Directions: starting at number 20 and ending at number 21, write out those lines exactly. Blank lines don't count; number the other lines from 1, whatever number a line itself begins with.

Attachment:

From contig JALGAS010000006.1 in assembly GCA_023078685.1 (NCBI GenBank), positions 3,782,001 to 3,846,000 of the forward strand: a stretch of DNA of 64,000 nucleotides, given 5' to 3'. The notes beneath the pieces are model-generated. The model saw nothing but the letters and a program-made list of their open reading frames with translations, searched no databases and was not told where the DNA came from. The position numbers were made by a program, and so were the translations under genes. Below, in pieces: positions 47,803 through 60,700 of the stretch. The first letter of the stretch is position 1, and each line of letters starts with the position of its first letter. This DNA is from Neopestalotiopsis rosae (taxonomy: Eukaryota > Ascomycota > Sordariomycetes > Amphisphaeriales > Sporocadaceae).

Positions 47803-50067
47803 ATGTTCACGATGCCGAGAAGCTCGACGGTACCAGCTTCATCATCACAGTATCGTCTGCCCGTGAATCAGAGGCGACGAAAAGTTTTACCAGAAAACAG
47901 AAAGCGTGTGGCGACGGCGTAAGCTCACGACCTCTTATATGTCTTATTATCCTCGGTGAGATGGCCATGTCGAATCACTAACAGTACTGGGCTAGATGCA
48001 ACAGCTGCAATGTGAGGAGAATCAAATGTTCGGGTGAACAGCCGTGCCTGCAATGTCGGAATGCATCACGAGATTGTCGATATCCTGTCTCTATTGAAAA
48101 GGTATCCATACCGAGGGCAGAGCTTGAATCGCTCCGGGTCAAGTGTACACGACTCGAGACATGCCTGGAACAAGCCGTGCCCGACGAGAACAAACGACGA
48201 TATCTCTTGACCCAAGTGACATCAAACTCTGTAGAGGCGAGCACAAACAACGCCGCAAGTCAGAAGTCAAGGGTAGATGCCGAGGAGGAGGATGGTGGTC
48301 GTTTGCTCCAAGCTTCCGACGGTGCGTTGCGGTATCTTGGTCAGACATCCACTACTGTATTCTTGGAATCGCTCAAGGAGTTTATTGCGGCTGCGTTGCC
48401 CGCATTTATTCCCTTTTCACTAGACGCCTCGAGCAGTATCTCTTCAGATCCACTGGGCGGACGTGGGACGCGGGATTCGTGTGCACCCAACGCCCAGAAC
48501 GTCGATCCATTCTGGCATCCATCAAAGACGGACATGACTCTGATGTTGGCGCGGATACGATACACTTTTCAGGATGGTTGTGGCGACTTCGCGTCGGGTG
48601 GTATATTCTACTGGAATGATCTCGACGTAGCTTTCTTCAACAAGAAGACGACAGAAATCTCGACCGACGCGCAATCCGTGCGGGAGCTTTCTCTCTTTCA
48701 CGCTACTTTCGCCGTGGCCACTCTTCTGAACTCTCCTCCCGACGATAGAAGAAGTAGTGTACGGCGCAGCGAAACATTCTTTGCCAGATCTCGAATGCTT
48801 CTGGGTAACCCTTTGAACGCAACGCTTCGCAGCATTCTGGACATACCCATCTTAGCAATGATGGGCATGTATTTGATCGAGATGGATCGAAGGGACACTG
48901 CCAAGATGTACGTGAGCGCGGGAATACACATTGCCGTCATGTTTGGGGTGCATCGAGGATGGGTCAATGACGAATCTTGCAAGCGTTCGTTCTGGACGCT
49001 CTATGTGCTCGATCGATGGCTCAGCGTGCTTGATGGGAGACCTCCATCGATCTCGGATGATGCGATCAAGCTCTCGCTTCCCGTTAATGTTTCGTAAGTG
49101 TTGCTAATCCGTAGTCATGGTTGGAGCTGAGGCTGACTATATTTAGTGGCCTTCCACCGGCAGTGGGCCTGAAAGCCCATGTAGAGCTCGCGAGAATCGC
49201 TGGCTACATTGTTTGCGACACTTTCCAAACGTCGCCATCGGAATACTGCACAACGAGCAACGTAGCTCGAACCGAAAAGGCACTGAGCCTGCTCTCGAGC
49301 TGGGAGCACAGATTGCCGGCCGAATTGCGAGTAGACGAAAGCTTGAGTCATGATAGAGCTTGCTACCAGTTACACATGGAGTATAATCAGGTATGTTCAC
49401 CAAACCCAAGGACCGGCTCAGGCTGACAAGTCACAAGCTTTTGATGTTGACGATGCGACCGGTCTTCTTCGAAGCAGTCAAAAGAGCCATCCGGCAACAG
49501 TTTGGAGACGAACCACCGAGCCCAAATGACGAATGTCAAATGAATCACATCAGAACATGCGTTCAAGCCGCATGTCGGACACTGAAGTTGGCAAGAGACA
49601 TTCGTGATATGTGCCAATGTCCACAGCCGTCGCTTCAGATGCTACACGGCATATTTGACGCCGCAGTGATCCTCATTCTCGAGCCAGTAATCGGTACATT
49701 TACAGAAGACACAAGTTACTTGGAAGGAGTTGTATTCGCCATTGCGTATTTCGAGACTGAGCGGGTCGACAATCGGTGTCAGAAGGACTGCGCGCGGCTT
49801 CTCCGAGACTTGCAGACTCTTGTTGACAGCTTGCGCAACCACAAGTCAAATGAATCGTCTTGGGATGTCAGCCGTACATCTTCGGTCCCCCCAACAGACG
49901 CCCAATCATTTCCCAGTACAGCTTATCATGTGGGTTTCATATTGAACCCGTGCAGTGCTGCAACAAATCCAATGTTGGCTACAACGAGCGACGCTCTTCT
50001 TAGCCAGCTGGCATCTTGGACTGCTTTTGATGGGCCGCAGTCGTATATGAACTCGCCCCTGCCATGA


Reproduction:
49501 TTTGGAGACGAACCACCGAGCCCAAATGACGAATGTCAAATGAATCACATCAGAACATGCGTTCAAGCCGCATGTCGGACACTGAAGTTGGCAAGAGACA
49601 TTCGTGATATGTGCCAATGTCCACAGCCGTCGCTTCAGATGCTACACGGCATATTTGACGCCGCAGTGATCCTCATTCTCGAGCCAGTAATCGGTACATT